A blog isn't journalism. However, if you're a professional commenting on an issue in your area of expertise then you should be held to a higher standard, even in a blog. Jim Kelley fails in this respect in his Sportsnet.ca blog "The Dope on Suspensions",
). I wish he was just being lazy but he also sold out. Disappointing to say the least because I think he's highly underrated as a commentator and journalist.
Kelley sucks-up to Leaf fans, and in the process sells-out, by questioning whether JFJ has a right to know the timeline surrounding Sean Hill's suspension given Hill's participation in the Isles season-ending run and consequent ouster of the Maple Leafs from post-season play. He fails the reader by asking if anyone has the right to know what substance Hill was suspended for ingesting and his subsequent assertions.
There are a set number of rules as to how this process works, but, like so many other things in the NHL rulebook and bylaws and now its drug policy, they are seldom on the record. Does anyone have a right to know what the substance was?
His question regarding the "right to know what the substance was" and "seldom on the record" accusation is baseless given that the NHL drug policy as outlined on the NHLPA website states:
Test results will be kept confidential. There will be no public announcement of any kind until the appeal process has been exhausted and the final disciplinary determination has been imposed.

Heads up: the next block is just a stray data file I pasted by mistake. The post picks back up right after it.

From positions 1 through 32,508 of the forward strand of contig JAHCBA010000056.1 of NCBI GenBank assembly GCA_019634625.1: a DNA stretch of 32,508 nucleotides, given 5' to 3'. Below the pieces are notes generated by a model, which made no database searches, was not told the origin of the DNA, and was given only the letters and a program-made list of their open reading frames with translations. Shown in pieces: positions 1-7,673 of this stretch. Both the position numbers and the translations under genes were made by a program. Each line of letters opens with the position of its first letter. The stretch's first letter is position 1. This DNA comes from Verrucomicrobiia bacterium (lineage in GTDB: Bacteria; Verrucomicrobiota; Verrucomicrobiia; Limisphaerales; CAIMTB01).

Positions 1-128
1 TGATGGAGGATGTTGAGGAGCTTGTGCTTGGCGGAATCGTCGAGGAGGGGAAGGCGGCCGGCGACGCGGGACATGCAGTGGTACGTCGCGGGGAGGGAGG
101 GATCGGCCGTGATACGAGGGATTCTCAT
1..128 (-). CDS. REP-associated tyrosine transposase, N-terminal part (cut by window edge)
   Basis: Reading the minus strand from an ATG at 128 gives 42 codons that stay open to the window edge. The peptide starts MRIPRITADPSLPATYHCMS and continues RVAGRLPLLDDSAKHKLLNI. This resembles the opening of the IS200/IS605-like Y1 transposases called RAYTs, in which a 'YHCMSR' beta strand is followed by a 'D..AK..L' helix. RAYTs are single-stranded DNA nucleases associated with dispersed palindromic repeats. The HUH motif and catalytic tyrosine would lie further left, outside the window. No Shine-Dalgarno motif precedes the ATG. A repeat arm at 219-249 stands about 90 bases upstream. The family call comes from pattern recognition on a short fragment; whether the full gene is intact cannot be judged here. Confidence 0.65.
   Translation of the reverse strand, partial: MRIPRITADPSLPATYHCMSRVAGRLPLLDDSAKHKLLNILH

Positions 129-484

Hill was suspended after due process and the notification was made after the final disciplinary determination had been imposed. The time-line is irrelevant because the appeal policy and confidentiality preclude Hill from being excluded from play prior to a final determination.
And Kelley doesn't have the right to know the substance either but if he had visited the NHL.com he would have at least read that Hill was banned "for violating the league's performance-enhancing substances program" and this would have at least cleared-up the fact that Hill wasn't taking bong-hits. (www.nhl.com/nhl/app?artic...NewsPage&service=page
Furthermore, Kelley asserts that the NHL's failure to disclose what the substance was runs counter to other sports since disclosure is ...."universal with regards to drug testing in most sports, but apparently not in the NHL." Wrong again.
The NFL, often cited as being the strictest in professional sports with respect to substance policies goes to great lengths to outline confidentiality of findings and states all parties "shall take reasonable steps to protect the confidentiality of information." The policy also dedicates time to outlining a fine structure associated with confidentiality violations. (www.nflpa.org/pdfs/RulesA...Regs/Drug_Policy_2006.pdf
) But this provision simply follows the overarching American legal requirement regarding medical records confidentiality. So disclosure by professional sports leagues then is not "universal" and, just for those of you asking about baseball - baseball doesn't count in this discussion unless fair play and gambling ethics policies start citing regulations from boxing commissions.
Neil Young's "This note's for you" is ringing loud and clear:
Ain't singin' for Pepsi
Ain't singin' for Coke
I don't sing for nobody
Makes me look like a joke
This note's for you.
So, instead of sucking-up Kelley, well, just suck it up and stop pandering to the hordes of whiners in TO that can't get past the fact that their team just wasn't good enough to make the playoffs.